This offseason, we’re reviewing our preseason top-50 prospects list. This group of players includes two of their top position-player prospects and a number of pitchers who have arrived in the majors.
No. 30 SS Jermaine Palacios: .217 BA/.269 OBP/.306 SLG, 27 XBH, 8/16 SB, 19.4 K%, 6.5 BB% in 448 PA for Class A-Advanced Charlotte and Double-A Montgomery
Acquired in the Jake Odorizzi trade, Palacios started the season in Double A despite subpar results at the end of last season in the Florida State League. He struggled and was sent back to the FSL. After an initial hot stretch, he cooled off again and finished the season with dismal numbers.
Had he had a better season, he would be in the discussion to be added to the 40-man roster in advance of the Rule 5 draft.
No. 29 LHP Resly Linares: 3.20 ERA, 1.11 WHIP, 28.2 K%, 7.3 BB% in 84 1⁄3 IP for Class-A Bowling Green
Linares was a breakout candidate for some this season. For others, he was already a top-10 prospect in the organization (Baseball Prospectus $). He had a rough 2018 debut, but he followed that with seven no-hit innings and had an impressive season. After missing 1 1⁄2 months, he was even better, limiting batters to a .612 OPS over 70 1⁄3 innings.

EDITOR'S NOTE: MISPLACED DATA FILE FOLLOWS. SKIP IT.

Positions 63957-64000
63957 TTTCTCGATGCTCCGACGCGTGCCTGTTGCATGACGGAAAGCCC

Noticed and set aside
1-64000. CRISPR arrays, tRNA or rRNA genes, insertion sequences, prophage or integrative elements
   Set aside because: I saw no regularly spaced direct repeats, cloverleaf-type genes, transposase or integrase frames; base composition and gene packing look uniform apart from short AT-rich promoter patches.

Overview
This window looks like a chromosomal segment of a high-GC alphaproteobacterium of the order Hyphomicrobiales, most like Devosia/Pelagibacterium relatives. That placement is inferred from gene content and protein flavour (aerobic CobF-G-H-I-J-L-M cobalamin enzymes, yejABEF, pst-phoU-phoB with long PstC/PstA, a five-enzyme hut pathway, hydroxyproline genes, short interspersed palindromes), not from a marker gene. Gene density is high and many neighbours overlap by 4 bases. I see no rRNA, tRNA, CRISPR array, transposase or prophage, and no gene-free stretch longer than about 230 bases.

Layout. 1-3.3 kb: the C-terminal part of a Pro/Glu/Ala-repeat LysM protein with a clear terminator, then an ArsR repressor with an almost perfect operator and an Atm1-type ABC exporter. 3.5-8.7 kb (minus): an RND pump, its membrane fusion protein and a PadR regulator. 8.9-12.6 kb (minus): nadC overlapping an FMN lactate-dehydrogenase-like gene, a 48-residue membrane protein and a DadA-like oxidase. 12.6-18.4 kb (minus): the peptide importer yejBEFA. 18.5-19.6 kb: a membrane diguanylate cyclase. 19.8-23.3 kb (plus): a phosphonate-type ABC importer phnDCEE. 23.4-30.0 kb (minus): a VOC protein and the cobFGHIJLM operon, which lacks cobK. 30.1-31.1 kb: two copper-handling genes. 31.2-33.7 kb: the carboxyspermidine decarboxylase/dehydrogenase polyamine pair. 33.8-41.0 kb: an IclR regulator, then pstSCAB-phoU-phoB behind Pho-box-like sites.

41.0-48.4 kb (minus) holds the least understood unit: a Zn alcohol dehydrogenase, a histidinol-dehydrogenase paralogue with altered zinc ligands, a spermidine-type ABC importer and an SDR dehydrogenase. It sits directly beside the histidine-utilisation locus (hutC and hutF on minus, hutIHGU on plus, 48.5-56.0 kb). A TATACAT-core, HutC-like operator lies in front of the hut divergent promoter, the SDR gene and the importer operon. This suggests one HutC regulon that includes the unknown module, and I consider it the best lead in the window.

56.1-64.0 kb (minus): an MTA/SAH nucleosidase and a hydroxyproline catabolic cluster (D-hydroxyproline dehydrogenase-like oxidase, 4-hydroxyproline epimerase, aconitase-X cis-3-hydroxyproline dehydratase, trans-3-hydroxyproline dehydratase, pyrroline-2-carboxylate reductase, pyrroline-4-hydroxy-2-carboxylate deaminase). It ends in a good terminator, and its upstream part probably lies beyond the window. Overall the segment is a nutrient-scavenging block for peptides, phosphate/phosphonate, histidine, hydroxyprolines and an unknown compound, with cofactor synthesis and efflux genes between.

The lefty’s stock is obviously up. The next step for him is to build up his workload at higher levels.
No. 28 SS Jelfry Marte: .281 BA/.317 OBP/.314 SLG, 4 XBH, 7/11 SB, 15.8 K%, 3.6 BB% in 165 PA for Rookie-level Gulf Coast League Rays
Marte was a late addition for the Rays after his prior agreement with the Twins was voided. His performance matched the scouting report (Baseball America $), which said he’s mostly a singles hitter. He batted .281, but he only hit singles and didn’t supplement those singles with walks.
That’s something to build on for the 17-year-old shortstop. He’ll have to get stronger and hit the ball harder in the future.
No. 27 RHP Jaime Schultz: 5.75 ERA, 1.86 WHIP, 33.9 K%, 13.5 BB% in 36 IP for Triple-A Durham — 5.64 ERA, 1.15 WHIP, 28.0 K%, 13.6 BB% in 30 1⁄3 IP for Tampa Bay
After missing most of the 2017 season, Schultz was back for a full season in 2018, and he spent quite a bit of time in the majors. Now a full-time reliever, his strikeout rate increased a little bit, but he still had trouble throwing strikes, especially early in the season. Prior to making his major league debut, his strike rate with Durham was just 56 percent.
The righty clearly has the stuff to succeed in the majors, but at 27 years old, improved control and command cannot elude him much longer.
No. 26 RHP Diego Castillo: 1.03 ERA, 0.84 WHIP, 33.0 K%, 7.2 BB% in 26 1⁄3 IP for Triple-A Durham — 3.18 ERA, 0.95 WHIP, 29.3 K%, 8.1 BB% in 56 2⁄3 IP for Tampa Bay
Castillo dominated Durham to start the season and earned a promotion to the majors, where he quickly proved to be an effective weapon out of the Rays’ bullpen. He was sometimes used as an opener as well and often had multi-inning appearances. His slider can be unhittable.
The righty had graduated from prospect status.
No. 25 C Ronaldo Hernandez: .284 BA/.339 OBP/.494 SLG, 21 HR, 42 XBH, 10/14 SB, 15.4 K%, 6.9 BB% in 449 PA for Class-A Bowling Green